If a company does not file its annual return with the Companies Office, it may be struck off from the Companies Register. This is sometimes used as a ‘short-cut’ method, rather than completing the short-form company liquidation process.

However, this approach comes with some risks, for example, if a company is struck off the register whilst it has tax credits owed by Inland Revenue (IRD), the tax refund is effectively forfeited and will not be paid to the company nor its shareholder(s) unless the company is reinstated.

Similarly, if a struck off company is still named as the owner of land (on the title), the company has to be reinstated in order to transfer the land to its correct owners and then wound up again.

Although the process of winding up a company can be lengthy, to minimise risk for both the business and its stakeholders it is recommended that the correct procedure is followed.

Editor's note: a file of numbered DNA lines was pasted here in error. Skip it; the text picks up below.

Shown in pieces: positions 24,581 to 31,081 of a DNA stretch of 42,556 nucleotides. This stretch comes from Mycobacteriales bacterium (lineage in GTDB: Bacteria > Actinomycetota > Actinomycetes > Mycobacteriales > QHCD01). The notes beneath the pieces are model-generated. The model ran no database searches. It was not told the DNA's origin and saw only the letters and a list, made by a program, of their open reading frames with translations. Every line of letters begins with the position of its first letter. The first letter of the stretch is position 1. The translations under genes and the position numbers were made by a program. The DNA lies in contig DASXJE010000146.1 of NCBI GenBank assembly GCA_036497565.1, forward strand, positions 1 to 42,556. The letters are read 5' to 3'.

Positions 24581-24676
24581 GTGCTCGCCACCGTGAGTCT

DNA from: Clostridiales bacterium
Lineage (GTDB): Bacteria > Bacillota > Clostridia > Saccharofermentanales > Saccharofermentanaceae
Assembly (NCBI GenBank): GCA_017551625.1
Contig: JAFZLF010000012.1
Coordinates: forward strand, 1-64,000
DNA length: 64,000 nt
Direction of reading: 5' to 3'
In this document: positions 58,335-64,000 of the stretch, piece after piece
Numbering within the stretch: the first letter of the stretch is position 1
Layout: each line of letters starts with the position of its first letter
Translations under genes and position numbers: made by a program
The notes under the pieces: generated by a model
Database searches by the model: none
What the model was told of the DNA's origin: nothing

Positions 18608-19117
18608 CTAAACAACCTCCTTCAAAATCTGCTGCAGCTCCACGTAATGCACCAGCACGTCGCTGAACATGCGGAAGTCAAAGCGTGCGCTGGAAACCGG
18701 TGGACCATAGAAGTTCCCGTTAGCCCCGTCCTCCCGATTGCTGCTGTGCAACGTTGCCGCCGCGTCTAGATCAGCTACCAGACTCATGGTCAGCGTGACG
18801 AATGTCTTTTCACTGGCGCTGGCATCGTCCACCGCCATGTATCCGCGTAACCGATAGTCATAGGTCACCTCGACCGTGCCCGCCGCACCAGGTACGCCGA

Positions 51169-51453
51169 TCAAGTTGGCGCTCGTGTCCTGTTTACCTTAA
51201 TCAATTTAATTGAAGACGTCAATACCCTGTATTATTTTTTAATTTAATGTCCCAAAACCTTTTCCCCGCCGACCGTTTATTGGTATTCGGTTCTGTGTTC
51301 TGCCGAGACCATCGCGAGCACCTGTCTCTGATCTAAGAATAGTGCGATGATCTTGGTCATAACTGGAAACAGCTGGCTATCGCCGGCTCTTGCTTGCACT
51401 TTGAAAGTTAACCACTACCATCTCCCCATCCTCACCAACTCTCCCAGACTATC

The process should always be commenced with a special shareholders resolution, which provides legal evidence that the majority of shareholders agree to the wind-up. It represents the point from which capital gains may be distributed tax free and is a commonly requested by IRD if they happen to review the wind-up process.

Any outstanding company liabilities are then satisfied, including trade creditors and anything owed to related parties. Surplus assets are distributed to shareholders, ensuring any legal formalities are observed depending on the type of asset (e.g. updating the land registry for any land / buildings).

For tax purposes, distributions to shareholders may be non-taxable to the extent they are comprised of share capital or capital gains, however excess amounts may comprise taxable dividends to the shareholders.